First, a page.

Published: Monday, Feb 02, 2009
Talking monetary policy
Ahsan Mansur and Bazlul Haque Khandker
Published On: 2009-02-02
Bangladesh Bank (BB) issued its Monetary Policy Statement (MPS) on January 14. The MPS almost went unnoticed, except for the envisaged surge in credit to the public sector and a decline in the growth rate of credit to the private sector envisaged for the second half of FY 2009.
Certainly it is not a careless mistake on the part of BB to program a surge in credit to the public sector to 27.25% in FY2009, compared with about 12% in FY07 and FY08. This surge is consistent with the estimated budget deficit of 5% of GDP, reflecting the expansionary stance of FY09 policy.
However, it is not clear how the fiscal deficit target will be achieved with revenue growth already well below the budgetary revenue target of Tk. 545 billion and the bleak revenue outlook, with import prices declining. The decline has barely been reflected in the revenue data through November, but credit to the public sector has grown by 23% compared with 9.2% in the first half of FY08.
Thinking that saving because of petroleum subsidy would offset the decline in revenue is simplistic. Not only will the revenue shortfall be larger than the saving in petroleum subsidy, there is also no reflection of the reduction in fertiliser prices on public sector borrowing. At Tk 2757 crore, this measure alone may increase public sector borrowing by 4.7 percentage points over the growth shown in the MPS.
BB is not responsible for the possible worsening of the fiscal deficit, but it has the responsibility of reflecting the potential impact of such borrowing on the monetary policy. The MPS should state the risk to the monetary program targets emanating from the fiscal side, and the cost of funding new measures.
The projected decline in the growth rate of credit to the private sector in the second half of FY09 by almost 6 percentage points is also puzzling. The argument that "with no further seasonal spike in liquidity demand in the second half of FY09, broad money and domestic credit growth paths are expected to remain close to their program paths…" does not appear convincing because of two factors.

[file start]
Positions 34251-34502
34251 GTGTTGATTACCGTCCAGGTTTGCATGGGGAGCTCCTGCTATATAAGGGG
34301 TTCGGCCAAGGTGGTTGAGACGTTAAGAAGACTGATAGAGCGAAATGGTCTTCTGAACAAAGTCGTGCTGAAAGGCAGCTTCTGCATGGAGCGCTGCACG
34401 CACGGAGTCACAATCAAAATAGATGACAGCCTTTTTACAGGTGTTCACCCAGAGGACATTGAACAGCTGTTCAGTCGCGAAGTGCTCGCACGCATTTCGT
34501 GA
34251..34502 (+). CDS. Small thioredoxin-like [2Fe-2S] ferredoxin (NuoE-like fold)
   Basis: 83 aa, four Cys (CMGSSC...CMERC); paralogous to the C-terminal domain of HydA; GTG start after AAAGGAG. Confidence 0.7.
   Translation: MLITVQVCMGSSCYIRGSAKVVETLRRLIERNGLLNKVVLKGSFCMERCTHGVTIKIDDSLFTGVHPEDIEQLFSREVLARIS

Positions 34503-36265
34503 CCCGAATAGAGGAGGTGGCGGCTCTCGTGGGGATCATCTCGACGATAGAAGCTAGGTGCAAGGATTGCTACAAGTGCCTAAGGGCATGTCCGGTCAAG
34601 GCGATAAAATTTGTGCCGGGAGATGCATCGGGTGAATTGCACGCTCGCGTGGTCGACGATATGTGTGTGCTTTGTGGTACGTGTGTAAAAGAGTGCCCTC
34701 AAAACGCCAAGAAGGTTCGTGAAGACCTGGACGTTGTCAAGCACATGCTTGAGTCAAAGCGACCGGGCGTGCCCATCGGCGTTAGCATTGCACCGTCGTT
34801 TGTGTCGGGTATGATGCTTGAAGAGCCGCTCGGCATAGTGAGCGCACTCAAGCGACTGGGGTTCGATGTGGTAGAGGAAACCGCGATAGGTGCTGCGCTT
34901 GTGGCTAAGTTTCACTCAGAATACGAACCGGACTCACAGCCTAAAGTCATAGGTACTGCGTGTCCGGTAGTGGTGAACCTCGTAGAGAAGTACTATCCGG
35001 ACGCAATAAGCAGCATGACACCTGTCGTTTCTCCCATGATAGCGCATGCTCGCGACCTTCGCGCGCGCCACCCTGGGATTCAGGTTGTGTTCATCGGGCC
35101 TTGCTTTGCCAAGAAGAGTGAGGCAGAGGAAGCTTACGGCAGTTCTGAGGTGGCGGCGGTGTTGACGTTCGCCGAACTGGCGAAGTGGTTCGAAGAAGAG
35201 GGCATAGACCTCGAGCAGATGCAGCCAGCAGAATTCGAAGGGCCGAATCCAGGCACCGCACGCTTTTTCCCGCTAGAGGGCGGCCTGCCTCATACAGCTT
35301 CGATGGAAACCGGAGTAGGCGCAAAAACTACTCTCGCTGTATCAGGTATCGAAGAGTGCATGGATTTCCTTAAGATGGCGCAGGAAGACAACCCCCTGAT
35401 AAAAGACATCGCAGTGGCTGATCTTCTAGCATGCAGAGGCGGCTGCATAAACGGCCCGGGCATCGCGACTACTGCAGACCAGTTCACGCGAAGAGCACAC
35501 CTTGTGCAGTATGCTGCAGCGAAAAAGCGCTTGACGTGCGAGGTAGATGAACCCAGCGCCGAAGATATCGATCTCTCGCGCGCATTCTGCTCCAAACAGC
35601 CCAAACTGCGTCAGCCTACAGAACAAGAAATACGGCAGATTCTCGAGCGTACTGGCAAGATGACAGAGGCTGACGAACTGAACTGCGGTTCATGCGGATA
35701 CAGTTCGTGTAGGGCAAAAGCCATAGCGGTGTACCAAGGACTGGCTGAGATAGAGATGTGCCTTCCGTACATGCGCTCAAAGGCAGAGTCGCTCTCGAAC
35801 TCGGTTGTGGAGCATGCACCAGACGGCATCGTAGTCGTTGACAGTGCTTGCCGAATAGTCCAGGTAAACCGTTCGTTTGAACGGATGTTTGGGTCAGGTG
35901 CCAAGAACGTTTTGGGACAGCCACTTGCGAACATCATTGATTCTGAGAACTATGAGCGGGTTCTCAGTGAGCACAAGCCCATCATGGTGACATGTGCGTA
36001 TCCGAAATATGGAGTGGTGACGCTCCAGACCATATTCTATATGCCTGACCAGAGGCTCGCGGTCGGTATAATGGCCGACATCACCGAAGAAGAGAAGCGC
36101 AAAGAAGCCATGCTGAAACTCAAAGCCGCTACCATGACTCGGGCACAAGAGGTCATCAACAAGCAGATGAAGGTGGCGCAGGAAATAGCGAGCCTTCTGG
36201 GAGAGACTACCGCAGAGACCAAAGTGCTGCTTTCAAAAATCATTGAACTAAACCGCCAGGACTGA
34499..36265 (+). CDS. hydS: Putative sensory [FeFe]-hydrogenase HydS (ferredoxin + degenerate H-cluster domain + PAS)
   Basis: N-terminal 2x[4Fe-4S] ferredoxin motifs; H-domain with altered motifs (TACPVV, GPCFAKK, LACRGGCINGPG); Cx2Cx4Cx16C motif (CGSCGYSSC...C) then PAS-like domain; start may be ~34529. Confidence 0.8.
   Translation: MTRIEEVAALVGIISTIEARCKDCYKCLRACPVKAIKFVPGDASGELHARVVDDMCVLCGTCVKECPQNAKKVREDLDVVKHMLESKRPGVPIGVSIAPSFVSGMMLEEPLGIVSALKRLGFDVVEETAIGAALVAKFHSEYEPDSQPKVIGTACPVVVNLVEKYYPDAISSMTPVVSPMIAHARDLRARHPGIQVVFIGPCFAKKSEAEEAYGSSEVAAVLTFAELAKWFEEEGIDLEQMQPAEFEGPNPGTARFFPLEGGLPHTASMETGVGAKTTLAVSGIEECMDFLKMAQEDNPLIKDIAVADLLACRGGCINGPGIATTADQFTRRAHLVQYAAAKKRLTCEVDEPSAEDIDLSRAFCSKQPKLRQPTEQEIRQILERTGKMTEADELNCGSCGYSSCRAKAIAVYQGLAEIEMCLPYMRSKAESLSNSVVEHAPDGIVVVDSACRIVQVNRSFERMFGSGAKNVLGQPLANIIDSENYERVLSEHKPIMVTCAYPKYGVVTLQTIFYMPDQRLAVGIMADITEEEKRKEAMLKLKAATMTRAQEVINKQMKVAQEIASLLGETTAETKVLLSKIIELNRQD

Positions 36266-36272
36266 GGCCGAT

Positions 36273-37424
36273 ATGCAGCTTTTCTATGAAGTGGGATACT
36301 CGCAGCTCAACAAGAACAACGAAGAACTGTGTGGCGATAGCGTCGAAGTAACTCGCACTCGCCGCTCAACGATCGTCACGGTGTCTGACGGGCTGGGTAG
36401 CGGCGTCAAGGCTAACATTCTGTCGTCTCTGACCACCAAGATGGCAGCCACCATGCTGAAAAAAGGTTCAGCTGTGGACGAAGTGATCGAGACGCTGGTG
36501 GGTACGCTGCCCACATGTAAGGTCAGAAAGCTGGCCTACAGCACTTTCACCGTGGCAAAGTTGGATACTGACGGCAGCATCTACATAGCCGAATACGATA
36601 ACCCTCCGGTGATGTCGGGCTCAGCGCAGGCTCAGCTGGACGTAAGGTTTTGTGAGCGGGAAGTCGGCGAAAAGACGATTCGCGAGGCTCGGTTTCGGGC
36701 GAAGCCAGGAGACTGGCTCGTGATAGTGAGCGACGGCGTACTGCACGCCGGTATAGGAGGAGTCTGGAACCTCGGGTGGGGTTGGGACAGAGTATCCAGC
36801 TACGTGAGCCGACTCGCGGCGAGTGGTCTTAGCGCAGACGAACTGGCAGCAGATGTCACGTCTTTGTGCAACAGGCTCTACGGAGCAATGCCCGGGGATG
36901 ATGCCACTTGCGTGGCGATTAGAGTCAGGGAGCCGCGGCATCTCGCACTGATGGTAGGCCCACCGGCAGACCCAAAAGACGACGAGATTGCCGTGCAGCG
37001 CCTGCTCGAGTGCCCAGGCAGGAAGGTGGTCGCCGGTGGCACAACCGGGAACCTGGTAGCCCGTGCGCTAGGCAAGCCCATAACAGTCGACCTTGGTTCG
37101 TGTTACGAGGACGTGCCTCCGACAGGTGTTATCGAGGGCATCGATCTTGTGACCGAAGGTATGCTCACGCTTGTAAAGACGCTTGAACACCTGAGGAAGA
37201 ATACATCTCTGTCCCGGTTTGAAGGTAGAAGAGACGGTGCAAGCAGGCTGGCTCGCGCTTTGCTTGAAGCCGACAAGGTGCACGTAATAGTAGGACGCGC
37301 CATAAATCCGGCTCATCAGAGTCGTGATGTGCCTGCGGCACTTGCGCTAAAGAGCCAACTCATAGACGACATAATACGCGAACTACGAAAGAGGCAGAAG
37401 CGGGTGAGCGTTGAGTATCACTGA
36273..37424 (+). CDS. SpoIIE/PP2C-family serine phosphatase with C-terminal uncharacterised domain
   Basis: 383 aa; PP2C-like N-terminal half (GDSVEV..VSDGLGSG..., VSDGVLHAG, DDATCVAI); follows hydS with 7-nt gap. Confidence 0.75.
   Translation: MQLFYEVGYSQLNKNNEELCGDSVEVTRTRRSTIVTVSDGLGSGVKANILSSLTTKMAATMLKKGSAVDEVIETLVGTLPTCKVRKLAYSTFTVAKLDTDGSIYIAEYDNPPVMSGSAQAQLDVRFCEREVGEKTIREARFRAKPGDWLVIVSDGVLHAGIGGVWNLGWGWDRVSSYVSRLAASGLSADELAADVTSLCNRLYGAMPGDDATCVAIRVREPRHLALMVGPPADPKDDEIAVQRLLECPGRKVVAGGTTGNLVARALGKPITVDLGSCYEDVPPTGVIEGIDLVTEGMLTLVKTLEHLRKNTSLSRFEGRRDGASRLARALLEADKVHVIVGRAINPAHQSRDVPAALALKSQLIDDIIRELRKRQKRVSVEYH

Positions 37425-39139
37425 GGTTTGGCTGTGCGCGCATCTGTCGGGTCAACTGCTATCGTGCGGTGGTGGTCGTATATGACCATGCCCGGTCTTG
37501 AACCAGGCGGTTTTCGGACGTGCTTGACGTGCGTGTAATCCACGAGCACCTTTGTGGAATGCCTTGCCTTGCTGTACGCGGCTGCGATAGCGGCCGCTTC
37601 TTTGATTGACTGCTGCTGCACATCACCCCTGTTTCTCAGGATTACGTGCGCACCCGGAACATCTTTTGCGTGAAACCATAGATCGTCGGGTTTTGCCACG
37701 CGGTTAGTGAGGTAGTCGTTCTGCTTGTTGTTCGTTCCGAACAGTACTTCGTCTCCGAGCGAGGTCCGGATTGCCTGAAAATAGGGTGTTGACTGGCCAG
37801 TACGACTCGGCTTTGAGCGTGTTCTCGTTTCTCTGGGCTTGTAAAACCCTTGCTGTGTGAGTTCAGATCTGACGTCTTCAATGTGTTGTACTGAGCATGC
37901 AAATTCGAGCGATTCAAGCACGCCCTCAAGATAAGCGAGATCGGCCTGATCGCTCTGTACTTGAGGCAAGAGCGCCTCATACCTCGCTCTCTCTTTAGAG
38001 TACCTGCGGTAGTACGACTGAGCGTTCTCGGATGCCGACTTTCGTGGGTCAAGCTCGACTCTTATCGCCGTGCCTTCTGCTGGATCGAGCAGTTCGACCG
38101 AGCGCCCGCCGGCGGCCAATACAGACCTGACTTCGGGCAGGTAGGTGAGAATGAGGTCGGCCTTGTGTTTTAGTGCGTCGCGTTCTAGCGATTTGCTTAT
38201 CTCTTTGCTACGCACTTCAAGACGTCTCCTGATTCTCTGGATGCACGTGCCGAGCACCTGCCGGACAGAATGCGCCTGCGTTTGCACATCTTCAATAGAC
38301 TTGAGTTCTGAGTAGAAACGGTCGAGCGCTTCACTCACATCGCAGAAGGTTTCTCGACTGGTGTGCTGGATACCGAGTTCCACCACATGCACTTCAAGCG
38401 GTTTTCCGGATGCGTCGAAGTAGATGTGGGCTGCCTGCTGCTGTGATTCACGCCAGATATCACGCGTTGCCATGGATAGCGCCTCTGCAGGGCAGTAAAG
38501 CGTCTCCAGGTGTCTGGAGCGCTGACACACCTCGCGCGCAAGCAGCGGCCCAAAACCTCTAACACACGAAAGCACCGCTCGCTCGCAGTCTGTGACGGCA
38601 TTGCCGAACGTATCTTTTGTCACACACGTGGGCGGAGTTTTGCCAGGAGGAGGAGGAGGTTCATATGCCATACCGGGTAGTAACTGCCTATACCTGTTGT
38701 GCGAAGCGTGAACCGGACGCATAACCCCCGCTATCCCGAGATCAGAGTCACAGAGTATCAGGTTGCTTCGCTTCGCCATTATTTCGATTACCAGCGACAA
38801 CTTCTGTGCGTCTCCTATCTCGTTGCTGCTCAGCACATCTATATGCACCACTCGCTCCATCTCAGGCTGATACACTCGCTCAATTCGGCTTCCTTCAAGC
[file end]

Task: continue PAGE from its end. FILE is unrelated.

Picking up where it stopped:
First, credit expansion to the private sector in the second half of the fiscal year is usually higher than in the first half. Taking a three-year average, growth of private sector credit in the second half (21.6%) exceeds the rate of expansion in the first half (17.3%). Second, the MPS states that the rate of real economic growth would be 6.5%. Since this position rules out any slowdown in economic activity in the second half, why would credit expansion be slowing down in that period?
The tightening of credit in the second half of FY09 is also difficult to reconcile with maintaining a private sector led growth strategy. Given the seasonal pattern, "appropriate active use of the repo and reverse repo tools" will lead to a tightening of credit to the private sector in the second half of FY09 if BB really wants to achieve the quantitative targets. Would it not be appropriate for BB to alert the public about the potential monetary tightening that may be needed to bring monetary expansion in line with the envisaged targets?
The final untold story in the MPS relates to the priority accorded to the "expansion of relative shares of supply-side loans such as those for agriculture and SMEs, and not of non-essential demand side consumer loans." While agreeing with this stated priority, we could not find any statement on how BB aims to achieve this under the current market-based system.
It does not require much imagination to presume that BB would probably resort to moral suasion or "arms twisting" to encourage banks to lend more to the priority sectors and contain consumer lending. Since such administrative measures have their limitations, BB may consider increasing the risk weights for consumer lending so that banks would be forced to provision for such risky lending.
The economic outlook has changed in some important areas since the original monetary program was formulated in the context of the budget, perhaps more so due to the government's announced policy priorities. BB's new MPS should entail a corresponding shift in the stance of monetary policy and also highlight the risks factors, which may potentially undermine the stated monetary policy objectives. Spelling out the untold stories underpinning the monetary developments would have certainly enhanced both the quality and objectivity of the MPS.
Ahsan H. Mansur is Executive Director, Policy Research Institute. E-mail: ( firstname.lastname@example.org), and Bazlul Haque Khandker is Professor, Department of Economics, Dhaka University.